Ask LH: How Can Qantas Frequent Flyer Be Profitable?

Hi Lifehacker, Reading the doom and gloom financial results from Qantas this week, I notice that its frequent flyer program is a star performer showing a profit of $286 million. How can a frequent flyer program be profitable? I would have thought it would be a liability on an airline's balance sheet as it is points or flights that are owed to a program member. What gives? Thanks, Infrequent Flyer

Dear IF,

Qantas' frequent flyer program (operated by a separate division called Qantas Loyalty) was indeed one of the few bright spots in Qantas' results. Qantas Loyalty has actually been doing so well — it has seen double-digit growth for five years straight — that there has long been speculation that Qantas might spin it off as a separate company. In the devious world of corporate finance, such a move might score it a better share price, since that price would (in theory) only reflect how well the frequent flyer scheme was doing, unencumbered by the broader challenges facing Qantas (and indeed most other global airlines). That plan has now been officially shelved, and Qantas says that Qantas Loyalty "continues to offer major profitable growth opportunities". So how can giving away flights be profitable?

The main key to how Qantas Loyalty makes money is actually very simple. Whenever you earn frequent flyer points from anything other than flights — through spending on your credit card, booking a hotel, renting a car or whatever else — those points have been purchased from Qantas Loyalty by the business concerned. Companies will pay to acquire those points because they calculate customers will favour the points-earning option when choosing between products or services. If you have a choice of companies to rent a car from, you may well choose the one where you earn points.

So that's where the majority of Qantas Loyalty's income comes from: other businesses paying it so they can offer points to their customers. There are more than 10 million Qantas Frequent Flyer members, so it's not surprising that other businesses see that as a resource worth tapping into. In the last year, Qantas added 14 new "partners" to the scheme, which is 14 more sources of income. It also makes money from other activities — such as the Qantas Cash currency conversion card — but selling points to other businesses remains the backbone of the business by all accounts. It also doesn't hurt that actually earning points from Qantas flights is a slower process than it used to be.

So Qantas Loyalty has a business value even before you consider the less tangible benefits it offers Qantas collectively: a way of filling seats that might otherwise go unsold, and a way of persuading customers to stick with one airline rather than swapping around to find the cheapest price. It might seem counter-intuitive that you can make money from a scheme that offers free flights, but those flights are only a very small part of the equation.

Cheers Lifehacker

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Comments

    It would be very interesting to see what the points are sold to third party companies for, and what price they account for as the true cost of a frequent flyer reward flight...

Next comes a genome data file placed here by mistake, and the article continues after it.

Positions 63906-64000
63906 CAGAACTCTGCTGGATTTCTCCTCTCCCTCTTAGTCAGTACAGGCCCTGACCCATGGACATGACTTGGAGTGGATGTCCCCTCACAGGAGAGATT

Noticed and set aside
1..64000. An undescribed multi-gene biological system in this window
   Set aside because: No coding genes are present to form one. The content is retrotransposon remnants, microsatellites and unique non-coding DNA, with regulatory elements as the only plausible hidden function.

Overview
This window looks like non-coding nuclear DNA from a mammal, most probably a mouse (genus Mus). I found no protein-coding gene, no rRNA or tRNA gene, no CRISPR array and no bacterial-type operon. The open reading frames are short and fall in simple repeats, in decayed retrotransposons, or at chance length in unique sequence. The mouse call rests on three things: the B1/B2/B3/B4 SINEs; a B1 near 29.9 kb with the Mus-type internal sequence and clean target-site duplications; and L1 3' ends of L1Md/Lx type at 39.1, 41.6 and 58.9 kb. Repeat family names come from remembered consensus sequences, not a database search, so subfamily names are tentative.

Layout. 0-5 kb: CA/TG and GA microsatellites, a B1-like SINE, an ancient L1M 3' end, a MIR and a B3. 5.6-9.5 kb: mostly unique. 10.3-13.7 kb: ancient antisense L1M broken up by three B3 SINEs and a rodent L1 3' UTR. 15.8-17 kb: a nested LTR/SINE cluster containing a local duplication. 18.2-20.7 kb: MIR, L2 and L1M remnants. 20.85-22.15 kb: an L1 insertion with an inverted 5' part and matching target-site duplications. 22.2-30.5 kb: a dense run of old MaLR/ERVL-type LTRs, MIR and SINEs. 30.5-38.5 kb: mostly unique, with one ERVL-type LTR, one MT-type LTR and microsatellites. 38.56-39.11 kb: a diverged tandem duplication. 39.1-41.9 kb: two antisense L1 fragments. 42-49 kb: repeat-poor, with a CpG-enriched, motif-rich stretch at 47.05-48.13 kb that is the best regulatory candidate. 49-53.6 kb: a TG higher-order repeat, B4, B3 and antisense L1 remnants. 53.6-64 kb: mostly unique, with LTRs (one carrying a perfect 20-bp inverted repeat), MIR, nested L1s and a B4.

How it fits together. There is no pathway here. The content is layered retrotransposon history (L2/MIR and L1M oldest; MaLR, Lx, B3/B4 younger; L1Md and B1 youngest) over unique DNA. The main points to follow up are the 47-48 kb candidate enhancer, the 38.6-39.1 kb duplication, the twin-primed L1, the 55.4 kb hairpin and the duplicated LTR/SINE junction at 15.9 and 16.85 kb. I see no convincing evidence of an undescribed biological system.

ABC's The Checkout looked into this issue. It was a fascinating story and pretty much answers all your questions.
      https://www.youtube.com/watch?v=OEcZih6qUT0

    And don't forget the big data! All that detailed data about their 14 million customers spending habits via their partners and credit cards. Companies love paying for that.

    Depending on how you use the points, for a consumer each point is worth between 1-2.5 cents.

    They also earn a pretty penny, when your points expire because they changed it from the 3 year limit that you signed up with to 18 months and then include a small note in the emails they regularly send you that they expire in a month and call that adequate, just when you were going to use them too.

    Look at that i'm still bitter 6 months after finding out, they should at least convert it to a gift card and cash you out if you don't use it.

    See it this way - a loyalty program 'prints money' since the points have no 'real value'. Lot's of points expire and will never be used. Many of the partner flights that you can book as an award come almost free for the loyalty program. So it's pretty hard NOT to make money :) Torsten @ http://www.mightytravels.com

    Hi,
    I agree so much with your story.

    Certainly the QFF program is so profitable because it gives out so little!

    I was foolish enough, some years ago, to start saving for an overseas holiday with my mother and travel Qantas Business Class . I accumulated over 300,000 points ( credit cards, Woolies,banking) but now the truth has finally dawned. No chance mate!

    Just try and get 2 seats in business to the USA or Canada - I have given up. The frequent flier phone staff were helpful and apologetic .They could get us on separate flights thru Hong Kong as long as we didn't mind travelling on separate days !!

    No problem for intra australian flights but not Perth to the east coast! ( we live in Perth)

    You just cannot get 2 business class seats as a reward overseas and believe me, have been trying for a year ahead.
    Maybe I am the only so disillusioned but I don’t think so.

    I can certainly see wy QFF is so profitable

    Beryl

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